Let's talk about personal combat: That's people hurting people.
The scale in personal combat is counted down to the meter -- if a map is used, it is preferable to use hexes. One turn represent six seconds. Weapons have a base range in meters, and the way we compute various ranges for almost all weapons is like this:
|Computation||Base||Base * 2||Base * 4||Base * 8|
Naturally, this is for projectile weapons. But, let us proceed to the combat sequence. Let us suppose that this is not an ambush situation, and the two opponents see each other simultaneously. Now things happen in this order:
|Step||Actions to Take|
|1||Declarations, Initiative -- Check Combat Sense|
|2||Resolve Movement Actions|
|3||Take Care of Miscellaneous Events|
Now, what does each step mean?
The Steps - Broken Out
Step 1: Roll Combat Sense. The person with the highest score gains the initiative, and it is that person who decides who goes first. If a person fumbles (ie. Rolls zero) the Combat Sense roll, they can try to dodge attacks, but cannot take any actions – make up a good reason, like being stunned at seeing a gun pointed at them, being distracted by a flash or glint and so on. What about declarations? A couple important things: A player can declare that the are going completely defensive which grants them a +2 to dodge, but consumes all their actions. They're just too busy dodging to do anything else. Also this is the time to declare wether a character is taking multiple actions or not ... this CANNOT be done after taking actions. Each extra action imposes a -1 to all actions in that round.
Step 2: Resolve Actions, and Movement. Actions can be anything from picking things up, preparing a system or planting explosives and taking cover to reading the newspaper or taking time to aim. Apply damage as it happens.
Step 3: This is where all sorts of wacky stuff happens, like the arrival or artillery, nuclear warheads, and errr ... right.
Now, how do we actually do combat? Simple. This is nearly the same for ranged and hand to hand or melee weapons, but since there are differences, let us examine all three.
First, determine the range between the opponents. This way you know which range modifier to apply to the attacker's roll. When the attack is executed, the attacker rolls his small arms skill (or heavy weapons if you're that sort of person ... ahem) and adds all of the relevant modifiers to the roll, such as weapon accuracy, his movement, and the range penalty, and obscurement if any. The defender then rolls dodge and adds his or her modifiers, those being defender's movement, possible declaration of defense from step 1, and any available cover.
If the attack hits (Attacker's total greater than defender's total), figure and apply the damage for the appropriate weapon type. From this you know if the defender has taken a flesh or deep wound – flesh wounds give a -1 to all actions (deep brusing, shallow cuts/penetration, distracting pain) and deep wounds give a -2 (severely broken bones, damaged vitals, severe bleeding). One must roll a health roll modified by the total action penalties incurred from the wounds to remain conscious – you just have to beat a 1. This means, roll your health, then subtract 1*flesh wounds and subtract 2*deep wounds and hopefully you have a 1 or better. Otherwise the character loses consciousness for a number or rounds equal to the roll of a die. If the total wound penalties equal a character's system shock, that character automatically falls unconscious and needs immediate medical attention to survive. If the wounding penalties exceed the character's system shock score, the character will die.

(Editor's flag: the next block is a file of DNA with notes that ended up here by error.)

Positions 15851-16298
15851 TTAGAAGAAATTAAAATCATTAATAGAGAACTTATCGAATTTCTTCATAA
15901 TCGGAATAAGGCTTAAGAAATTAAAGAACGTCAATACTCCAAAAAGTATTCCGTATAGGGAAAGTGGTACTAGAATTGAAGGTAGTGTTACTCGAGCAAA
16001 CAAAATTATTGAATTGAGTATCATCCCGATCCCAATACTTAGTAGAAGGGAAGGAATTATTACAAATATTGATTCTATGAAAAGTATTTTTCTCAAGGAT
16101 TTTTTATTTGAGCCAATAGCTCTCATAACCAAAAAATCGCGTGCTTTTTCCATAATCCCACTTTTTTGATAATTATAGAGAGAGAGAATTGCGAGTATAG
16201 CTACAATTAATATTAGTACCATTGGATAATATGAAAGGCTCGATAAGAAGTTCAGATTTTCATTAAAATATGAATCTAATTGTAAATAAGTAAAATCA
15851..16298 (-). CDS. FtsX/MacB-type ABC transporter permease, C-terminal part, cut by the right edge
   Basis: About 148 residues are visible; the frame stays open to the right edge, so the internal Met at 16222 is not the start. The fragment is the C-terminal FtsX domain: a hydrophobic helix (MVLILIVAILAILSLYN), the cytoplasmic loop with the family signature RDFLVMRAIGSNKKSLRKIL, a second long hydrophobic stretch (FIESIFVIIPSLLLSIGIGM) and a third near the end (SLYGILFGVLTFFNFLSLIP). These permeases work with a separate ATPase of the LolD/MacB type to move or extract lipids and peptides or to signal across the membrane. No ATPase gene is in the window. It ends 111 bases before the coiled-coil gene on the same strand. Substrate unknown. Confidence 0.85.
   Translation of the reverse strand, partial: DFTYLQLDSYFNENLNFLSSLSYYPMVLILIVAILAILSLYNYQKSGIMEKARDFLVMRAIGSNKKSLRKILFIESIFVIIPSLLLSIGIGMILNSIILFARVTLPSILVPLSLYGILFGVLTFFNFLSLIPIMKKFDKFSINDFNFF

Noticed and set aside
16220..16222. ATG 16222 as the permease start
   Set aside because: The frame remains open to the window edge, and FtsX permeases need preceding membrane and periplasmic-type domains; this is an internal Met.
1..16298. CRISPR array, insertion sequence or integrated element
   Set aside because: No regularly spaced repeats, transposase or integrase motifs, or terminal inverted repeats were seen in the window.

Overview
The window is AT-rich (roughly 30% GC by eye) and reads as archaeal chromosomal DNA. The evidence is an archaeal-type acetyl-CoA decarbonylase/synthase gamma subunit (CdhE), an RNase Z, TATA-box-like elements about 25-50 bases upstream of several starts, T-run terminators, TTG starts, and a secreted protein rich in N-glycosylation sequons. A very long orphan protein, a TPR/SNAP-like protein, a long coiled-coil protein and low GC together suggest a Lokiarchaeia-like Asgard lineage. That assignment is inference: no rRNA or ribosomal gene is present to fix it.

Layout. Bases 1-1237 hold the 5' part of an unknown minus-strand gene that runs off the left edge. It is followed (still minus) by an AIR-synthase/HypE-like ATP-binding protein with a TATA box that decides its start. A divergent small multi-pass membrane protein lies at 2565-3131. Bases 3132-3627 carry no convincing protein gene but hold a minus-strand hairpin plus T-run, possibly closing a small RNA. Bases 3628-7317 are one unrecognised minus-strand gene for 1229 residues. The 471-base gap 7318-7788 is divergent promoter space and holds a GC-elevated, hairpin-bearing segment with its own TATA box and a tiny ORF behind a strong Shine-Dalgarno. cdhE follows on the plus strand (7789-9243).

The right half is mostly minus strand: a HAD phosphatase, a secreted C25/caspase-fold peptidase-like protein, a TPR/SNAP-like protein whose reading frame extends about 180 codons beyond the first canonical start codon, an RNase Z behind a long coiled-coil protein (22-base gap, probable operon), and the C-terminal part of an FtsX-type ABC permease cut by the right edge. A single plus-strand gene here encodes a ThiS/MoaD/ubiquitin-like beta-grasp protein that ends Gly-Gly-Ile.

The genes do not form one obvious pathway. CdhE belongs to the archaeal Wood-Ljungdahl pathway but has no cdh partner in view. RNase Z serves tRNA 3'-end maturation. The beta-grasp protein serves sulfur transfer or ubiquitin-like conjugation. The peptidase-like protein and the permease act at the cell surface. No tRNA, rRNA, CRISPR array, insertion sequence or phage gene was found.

How Much Damage?
Ranged Combat: Every ranged weapon is given a damage rating in the form of a number. Multiply the difference between the attacker and defender's totals by the damage rating of the weapon to find out how much damage is applied to the target.
For Melee weapons: Use them the same way as ranged, but obviously do not apply a range penalty. The attacker checks the melee skill, while the defender can check melee to parry/block or dodge to dodge the attack, but not both. Damage is equal to your AD score plus the weapon's damage times the difference between the attacker's total and defender's total, assuming the attack was successful.
For Hand to Hand Combat: Same as Melee, though damage comes only from your UD score and you may obviously not use any weapons.
How do ambushes work?
The attacker rolls stealth of small arms (or whichever offensive skill he/she wishes to use) or stealth, taking the lowest of the two, vs 1+defender's movement/cover modifiers, but the defender does not get a dodge.
Is sniping an ambush?
It can be -- and sniping from far away doesn't require you to use stealth either if you haven't been spotted. Just the sniping skill.
A Few Useful Tables
|Range||Attacker Movement||Intoxication||Lighting||Aiming||Weapon Accuracy|
| Point Blank (<= 3m): +1
| Stationary: 0
| Mild: -1
| Poor: -1
Very Poor: -2
No Light: -4
| Per Round: +1
Called Shot: -2
CS To Head: -3
CS while Sniping: -0
CS Sniping, To Head: -1
|Varies with weapon|
| Stationary: -1
Dodging (Cumulative): +2
| Under Light Cover: +1
Completely Hidden by Light Cover: +2
Under Heavy Cover: +3
Completely Hidden by Heavy Cover: Automatic Success
| Mild: -1
| 25 + 5*( FIT + Athletics Skill )